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Thread: Need Help with making curtains

  1. #1
    Senior Member gellybean402's Avatar
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    My DIL has dropped off some cotton fabric and some fleece lining for me to make her some curtains. I have never made curtains before but thought what the heck I will give it a try. My problem is the fleece is not fusible and therefore I am not sure how to make these lined? Do I sew them up like a pillowcase (sandwiched together with the fleece) and then turn them right side out and stitch down the sides? I tried to look for a tute but to no avail. Any help would be appreciated.

  2. #2
    Super Member carolaug's Avatar
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    I will be watching this...I would also like to try making a quilted curtain with a lining.

  3. #3
    Super Member gale's Avatar
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    I have never made lined curtains. However, I would do it like this: cut the fleece a little smaller than the curtains, depending on how big your hems will be. Then pin or spray baste the fleece to the curtains and when you hem the curtains, the hem will cover the edges of the lining. I would use 1/2" or 1" hem on the sides and probably 3" on the bottom. At the top, are you doing a casing, tabs, or using clips? Whatever way you do it, you can catch the lining in the casing or hem.

  4. #4
    Senior Member gellybean402's Avatar
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    Quote Originally Posted by gale
    I have never made lined curtains. However, I would do it like this: cut the fleece a little smaller than the curtains, depending on how big your hems will be. Then pin or spray baste the fleece to the curtains and when you hem the curtains, the hem will cover the edges of the lining. I would use 1/2" or 1" hem on the sides and probably 3" on the bottom. At the top, are you doing a casing, tabs, or using clips? Whatever way you do it, you can catch the lining in the casing or hem.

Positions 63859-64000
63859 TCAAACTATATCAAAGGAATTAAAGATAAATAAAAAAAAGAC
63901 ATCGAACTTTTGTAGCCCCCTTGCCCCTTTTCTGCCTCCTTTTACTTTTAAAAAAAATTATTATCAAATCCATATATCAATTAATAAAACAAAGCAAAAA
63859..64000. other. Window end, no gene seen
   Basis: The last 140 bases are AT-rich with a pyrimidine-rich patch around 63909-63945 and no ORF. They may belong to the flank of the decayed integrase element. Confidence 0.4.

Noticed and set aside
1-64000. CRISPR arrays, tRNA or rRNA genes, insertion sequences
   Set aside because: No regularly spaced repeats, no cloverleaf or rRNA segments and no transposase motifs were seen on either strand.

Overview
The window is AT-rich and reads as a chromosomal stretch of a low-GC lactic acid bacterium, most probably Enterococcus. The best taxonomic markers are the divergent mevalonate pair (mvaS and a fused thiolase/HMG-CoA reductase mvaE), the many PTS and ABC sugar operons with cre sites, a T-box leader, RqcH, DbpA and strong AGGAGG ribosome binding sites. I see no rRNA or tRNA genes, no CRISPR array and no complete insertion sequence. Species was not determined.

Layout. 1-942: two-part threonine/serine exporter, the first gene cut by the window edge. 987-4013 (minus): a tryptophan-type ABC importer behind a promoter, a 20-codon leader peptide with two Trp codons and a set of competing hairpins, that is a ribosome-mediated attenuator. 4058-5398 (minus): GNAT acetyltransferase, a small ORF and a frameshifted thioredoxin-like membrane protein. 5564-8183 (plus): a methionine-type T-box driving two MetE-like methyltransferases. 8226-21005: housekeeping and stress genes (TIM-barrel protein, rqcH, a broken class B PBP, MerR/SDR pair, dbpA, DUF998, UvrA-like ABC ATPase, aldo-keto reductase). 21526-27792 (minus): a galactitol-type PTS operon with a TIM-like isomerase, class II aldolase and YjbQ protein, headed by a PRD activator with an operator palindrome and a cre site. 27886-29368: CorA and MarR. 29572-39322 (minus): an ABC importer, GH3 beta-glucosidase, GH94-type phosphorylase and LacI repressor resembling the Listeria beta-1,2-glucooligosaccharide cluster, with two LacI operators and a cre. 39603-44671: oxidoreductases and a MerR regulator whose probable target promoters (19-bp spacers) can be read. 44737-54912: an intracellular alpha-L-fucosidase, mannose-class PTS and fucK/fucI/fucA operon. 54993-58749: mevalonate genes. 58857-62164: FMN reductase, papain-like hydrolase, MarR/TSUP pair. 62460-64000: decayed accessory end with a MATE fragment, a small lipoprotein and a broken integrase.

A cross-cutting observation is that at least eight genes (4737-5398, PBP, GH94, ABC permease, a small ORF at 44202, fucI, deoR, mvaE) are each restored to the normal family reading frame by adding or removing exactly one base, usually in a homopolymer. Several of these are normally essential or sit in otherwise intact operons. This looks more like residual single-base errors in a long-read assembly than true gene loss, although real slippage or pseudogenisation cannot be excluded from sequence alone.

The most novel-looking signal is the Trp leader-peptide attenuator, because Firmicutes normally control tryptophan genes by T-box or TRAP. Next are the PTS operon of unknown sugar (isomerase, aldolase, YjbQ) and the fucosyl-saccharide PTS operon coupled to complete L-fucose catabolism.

I will be doing casings at the top. So to recap what you said, am I doing sort of a sandwich with the fleece in the middle and then hem the sides and bottom? Then make a casing on the top? Sorry, I am more of a follow the picture type person. LOL!

  5. #5
    Super Member Jill's Avatar
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    Have you checked ehow.com? I did a Google search on how to make lined curtains and it looked like alot of information. I often use ehow for various projects.

  6. #6
    Senior Member gellybean402's Avatar
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    Quote Originally Posted by Jill
    Have you checked ehow.com? I did a Google search on how to make lined curtains and it looked like alot of information. I often use ehow for various projects.
    Thanks I will check it out again.

  7. #7
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    Exactly what Gale said!! Good luck. Once you get started, you'll find it is very easy.

  8. #8
    Super Member SueSew's Avatar